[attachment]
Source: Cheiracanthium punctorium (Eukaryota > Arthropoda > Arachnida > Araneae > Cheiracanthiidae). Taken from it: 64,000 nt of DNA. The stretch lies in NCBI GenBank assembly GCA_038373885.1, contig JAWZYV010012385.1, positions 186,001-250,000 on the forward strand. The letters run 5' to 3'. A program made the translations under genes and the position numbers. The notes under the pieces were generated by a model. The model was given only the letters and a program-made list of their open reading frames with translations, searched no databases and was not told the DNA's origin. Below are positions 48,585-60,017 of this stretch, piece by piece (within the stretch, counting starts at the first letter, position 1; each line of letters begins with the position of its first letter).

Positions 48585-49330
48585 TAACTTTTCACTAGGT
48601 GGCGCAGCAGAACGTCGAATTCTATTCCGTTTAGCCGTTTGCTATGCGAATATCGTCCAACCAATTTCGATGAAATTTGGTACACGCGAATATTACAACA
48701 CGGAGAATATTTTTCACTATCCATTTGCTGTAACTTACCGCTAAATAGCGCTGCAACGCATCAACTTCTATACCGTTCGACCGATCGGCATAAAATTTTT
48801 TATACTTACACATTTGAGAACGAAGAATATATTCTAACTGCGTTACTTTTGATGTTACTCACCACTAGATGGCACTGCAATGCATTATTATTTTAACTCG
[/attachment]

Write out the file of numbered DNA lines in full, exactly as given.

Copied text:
Source: Cheiracanthium punctorium (Eukaryota > Arthropoda > Arachnida > Araneae > Cheiracanthiidae). Taken from it: 64,000 nt of DNA. The stretch lies in NCBI GenBank assembly GCA_038373885.1, contig JAWZYV010012385.1, positions 186,001-250,000 on the forward strand. The letters run 5' to 3'. A program made the translations under genes and the position numbers. The notes under the pieces were generated by a model. The model was given only the letters and a program-made list of their open reading frames with translations, searched no databases and was not told the DNA's origin. Below are positions 48,585-60,017 of this stretch, piece by piece (within the stretch, counting starts at the first letter, position 1; each line of letters begins with the position of its first letter).

Positions 48585-49330
48585 TAACTTTTCACTAGGT
48601 GGCGCAGCAGAACGTCGAATTCTATTCCGTTTAGCCGTTTGCTATGCGAATATCGTCCAACCAATTTCGATGAAATTTGGTACACGCGAATATTACAACA
48701 CGGAGAATATTTTTCACTATCCATTTGCTGTAACTTACCGCTAAATAGCGCTGCAACGCATCAACTTCTATACCGTTCGACCGATCGGCATAAAATTTTT
48801 TATACTTACACATTTGAGAACGAAGAATATATTCTAACTGCGTTACTTTTGATGTTACTCACCACTAGATGGCACTGCAATGCATTATTATTTTAACTCG